For me it’s that savoring Mmmm. Sort of like this smiling emoji 😊 Yes, I have fist pumping woo-hoo moments, too but I don’t wait for them. Ordinary, everyday Joyous Contentment is lovely and sustainable.

By contrast, there’s a lot in the world to give you a feeling of dread. Also notice that in your body. Don’t push it away immediately. Some small questions around that:

  • Is it real? True? Am I in danger?
  • Is there anything I can do about it? (Even small actions make a difference.)
  • Is there another way I can look at this? (A reframe or shift in perception.)
  • Does my feeling this way make a difference in the situation?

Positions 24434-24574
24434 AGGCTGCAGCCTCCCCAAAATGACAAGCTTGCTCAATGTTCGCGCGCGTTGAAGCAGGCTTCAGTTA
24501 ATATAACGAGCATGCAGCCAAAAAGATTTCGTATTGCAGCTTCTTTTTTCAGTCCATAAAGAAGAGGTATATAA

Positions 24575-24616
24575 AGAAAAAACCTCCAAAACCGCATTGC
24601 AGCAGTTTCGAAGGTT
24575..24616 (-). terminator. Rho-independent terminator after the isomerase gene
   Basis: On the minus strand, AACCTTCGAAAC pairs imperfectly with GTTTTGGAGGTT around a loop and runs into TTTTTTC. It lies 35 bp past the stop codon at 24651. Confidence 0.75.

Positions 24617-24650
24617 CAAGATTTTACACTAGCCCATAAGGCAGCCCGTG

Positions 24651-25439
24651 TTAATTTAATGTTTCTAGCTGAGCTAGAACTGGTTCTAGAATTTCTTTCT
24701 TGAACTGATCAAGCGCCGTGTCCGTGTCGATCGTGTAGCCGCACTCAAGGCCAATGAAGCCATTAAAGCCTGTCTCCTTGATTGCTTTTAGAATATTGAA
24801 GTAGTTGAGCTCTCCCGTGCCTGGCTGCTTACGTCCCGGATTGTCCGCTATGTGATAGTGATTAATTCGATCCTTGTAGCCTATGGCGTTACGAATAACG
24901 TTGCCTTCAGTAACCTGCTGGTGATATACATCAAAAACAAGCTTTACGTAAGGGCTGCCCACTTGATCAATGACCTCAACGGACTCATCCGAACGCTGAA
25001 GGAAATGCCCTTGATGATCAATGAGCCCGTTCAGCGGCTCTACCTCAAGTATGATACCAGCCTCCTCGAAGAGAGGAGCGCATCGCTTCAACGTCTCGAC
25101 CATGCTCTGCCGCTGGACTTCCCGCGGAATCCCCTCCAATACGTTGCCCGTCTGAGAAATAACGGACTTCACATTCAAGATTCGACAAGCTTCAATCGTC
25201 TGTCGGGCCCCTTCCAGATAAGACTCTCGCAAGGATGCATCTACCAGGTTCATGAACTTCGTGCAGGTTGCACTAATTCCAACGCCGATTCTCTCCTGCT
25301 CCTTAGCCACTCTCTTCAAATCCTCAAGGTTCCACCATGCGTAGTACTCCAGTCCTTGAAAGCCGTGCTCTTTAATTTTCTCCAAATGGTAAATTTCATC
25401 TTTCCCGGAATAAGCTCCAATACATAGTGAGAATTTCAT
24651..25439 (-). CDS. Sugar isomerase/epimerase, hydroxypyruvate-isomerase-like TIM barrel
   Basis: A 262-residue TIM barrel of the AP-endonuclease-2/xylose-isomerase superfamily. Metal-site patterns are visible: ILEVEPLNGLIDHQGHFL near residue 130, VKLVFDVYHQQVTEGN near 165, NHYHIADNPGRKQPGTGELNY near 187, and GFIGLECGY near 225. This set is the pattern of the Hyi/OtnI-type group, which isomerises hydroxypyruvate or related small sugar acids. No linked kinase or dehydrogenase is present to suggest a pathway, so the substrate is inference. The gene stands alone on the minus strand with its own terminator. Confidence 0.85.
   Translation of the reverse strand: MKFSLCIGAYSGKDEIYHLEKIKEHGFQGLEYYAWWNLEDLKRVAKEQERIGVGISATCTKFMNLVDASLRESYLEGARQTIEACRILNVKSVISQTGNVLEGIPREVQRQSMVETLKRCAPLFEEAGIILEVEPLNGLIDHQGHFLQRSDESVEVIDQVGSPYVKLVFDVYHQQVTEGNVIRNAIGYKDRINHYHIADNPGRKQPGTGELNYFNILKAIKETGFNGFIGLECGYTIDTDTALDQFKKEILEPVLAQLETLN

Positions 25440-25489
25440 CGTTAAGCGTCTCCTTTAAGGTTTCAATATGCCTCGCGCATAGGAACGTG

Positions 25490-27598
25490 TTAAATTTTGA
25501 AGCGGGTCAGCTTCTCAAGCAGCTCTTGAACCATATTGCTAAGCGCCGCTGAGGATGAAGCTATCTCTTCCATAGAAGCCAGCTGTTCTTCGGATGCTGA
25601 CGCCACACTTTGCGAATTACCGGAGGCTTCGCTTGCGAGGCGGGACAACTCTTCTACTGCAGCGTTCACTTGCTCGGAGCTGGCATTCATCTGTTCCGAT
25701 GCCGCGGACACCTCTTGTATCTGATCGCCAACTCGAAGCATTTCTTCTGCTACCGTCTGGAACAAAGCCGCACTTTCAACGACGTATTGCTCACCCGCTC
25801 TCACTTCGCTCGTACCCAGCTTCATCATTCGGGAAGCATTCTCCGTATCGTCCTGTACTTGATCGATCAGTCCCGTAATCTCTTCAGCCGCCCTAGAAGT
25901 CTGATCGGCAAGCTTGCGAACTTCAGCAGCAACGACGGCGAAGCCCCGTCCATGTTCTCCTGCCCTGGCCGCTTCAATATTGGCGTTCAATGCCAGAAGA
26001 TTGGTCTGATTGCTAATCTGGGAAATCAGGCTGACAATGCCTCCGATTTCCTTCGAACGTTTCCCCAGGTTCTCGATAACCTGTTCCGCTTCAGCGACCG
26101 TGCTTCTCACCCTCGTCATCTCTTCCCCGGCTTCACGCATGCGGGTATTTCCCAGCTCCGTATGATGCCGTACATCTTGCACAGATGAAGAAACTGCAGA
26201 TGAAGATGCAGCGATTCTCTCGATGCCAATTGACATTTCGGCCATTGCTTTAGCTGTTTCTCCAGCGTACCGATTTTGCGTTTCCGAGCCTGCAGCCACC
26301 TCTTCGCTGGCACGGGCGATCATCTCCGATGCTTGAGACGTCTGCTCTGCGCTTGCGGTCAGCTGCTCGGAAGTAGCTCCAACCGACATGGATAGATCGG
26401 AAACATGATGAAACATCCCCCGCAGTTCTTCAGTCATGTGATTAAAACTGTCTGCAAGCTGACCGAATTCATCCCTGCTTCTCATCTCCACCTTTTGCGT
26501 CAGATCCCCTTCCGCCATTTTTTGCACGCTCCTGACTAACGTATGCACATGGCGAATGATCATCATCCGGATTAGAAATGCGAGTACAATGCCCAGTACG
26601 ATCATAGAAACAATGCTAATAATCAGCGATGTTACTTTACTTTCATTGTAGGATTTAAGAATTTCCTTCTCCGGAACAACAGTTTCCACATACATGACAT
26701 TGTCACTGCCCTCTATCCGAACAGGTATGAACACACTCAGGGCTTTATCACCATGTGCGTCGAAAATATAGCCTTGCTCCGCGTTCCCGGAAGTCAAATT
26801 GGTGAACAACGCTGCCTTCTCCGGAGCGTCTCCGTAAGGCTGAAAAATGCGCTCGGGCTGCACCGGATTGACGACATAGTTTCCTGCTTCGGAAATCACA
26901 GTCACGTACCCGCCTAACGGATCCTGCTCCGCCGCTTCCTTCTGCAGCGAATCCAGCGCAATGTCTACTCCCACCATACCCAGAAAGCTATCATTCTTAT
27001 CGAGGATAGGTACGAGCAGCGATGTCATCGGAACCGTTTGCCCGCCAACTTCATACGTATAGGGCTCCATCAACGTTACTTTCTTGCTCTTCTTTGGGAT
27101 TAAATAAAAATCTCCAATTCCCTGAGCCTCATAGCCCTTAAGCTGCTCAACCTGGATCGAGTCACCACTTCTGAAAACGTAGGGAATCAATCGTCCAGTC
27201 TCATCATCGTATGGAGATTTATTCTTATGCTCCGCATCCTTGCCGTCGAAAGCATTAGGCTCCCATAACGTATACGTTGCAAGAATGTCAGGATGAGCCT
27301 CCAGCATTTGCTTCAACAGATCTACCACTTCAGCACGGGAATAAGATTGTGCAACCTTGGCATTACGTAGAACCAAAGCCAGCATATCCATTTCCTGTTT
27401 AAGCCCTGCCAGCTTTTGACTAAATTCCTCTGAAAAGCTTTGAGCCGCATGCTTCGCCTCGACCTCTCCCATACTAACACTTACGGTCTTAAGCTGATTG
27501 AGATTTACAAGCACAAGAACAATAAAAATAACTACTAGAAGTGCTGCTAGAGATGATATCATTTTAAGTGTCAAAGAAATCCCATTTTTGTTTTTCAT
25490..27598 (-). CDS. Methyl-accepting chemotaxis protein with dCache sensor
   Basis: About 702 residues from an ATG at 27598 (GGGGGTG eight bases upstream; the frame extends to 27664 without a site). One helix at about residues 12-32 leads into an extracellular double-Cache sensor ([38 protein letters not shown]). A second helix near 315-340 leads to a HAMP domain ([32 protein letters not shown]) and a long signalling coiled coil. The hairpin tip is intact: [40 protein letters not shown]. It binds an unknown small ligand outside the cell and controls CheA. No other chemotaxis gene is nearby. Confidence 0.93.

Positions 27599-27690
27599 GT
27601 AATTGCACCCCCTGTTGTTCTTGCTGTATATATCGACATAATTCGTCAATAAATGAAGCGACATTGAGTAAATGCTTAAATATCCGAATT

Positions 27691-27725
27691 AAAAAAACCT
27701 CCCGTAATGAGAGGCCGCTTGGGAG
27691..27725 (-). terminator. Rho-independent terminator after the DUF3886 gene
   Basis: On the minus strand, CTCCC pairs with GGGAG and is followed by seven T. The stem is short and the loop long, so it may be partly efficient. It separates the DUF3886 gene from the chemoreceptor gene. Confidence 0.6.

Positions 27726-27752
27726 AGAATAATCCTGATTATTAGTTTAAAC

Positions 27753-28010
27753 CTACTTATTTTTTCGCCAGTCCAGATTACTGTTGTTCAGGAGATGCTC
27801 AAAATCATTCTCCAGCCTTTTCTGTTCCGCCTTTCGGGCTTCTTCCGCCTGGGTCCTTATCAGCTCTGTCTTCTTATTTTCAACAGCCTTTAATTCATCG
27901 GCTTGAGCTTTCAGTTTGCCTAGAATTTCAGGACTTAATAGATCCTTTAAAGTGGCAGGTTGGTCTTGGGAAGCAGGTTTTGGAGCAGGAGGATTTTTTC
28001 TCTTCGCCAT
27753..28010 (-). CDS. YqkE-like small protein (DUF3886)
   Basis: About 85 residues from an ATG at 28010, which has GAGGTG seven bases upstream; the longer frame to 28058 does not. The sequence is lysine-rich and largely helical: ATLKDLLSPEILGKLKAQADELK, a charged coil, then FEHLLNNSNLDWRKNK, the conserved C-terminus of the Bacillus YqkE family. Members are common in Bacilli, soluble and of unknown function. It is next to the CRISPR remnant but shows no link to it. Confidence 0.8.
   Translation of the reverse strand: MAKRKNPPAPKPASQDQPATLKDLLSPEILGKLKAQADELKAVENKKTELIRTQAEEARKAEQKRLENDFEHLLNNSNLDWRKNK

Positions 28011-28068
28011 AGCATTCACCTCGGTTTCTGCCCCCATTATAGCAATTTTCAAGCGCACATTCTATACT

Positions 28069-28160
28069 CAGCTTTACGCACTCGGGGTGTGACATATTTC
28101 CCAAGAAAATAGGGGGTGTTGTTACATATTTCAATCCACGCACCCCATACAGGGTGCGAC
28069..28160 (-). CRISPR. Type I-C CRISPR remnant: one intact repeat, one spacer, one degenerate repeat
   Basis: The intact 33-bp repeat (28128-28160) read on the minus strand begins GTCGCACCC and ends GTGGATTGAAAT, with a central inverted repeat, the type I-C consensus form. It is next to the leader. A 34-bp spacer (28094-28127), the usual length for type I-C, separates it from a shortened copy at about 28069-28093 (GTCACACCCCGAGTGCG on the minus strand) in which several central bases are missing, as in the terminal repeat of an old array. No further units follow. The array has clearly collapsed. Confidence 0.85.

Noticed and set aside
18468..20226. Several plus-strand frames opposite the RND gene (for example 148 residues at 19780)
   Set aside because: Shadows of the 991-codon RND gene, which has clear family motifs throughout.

You may need to feel sad for a bit. But you have the choice of returning to Joyous Contentment.

I invite you to ask yourself what where am I finding/seeing joy in this moment? To pause and recognize the everyday, mundane, simple joy. A deep-rooted joyous contentment. What is it that brings you joy? And what else?

Why bother defining/discovering/recognizing JOY?

First, we are not on this earth merely to suffer. However, as we approach and travel through mid-life and beyond, stuff piles up. We lose sight of the simple joys as we tend to life. A bit of the “forest for the trees” situation.

But if you want to experience a Multidimensional Life, Joy has to be part of it. Joy will feed your creativity, have a positive affect on your health and happiness and bring more balance into your life. Creating a Multidimensional Life is the conscious work we do to make the second half of life richer, more meaningful and creative. Joyous Contentment evens out the good with the bad, the sweet with the hard, the beautiful and the not beautiful. It’s life, real life, your life.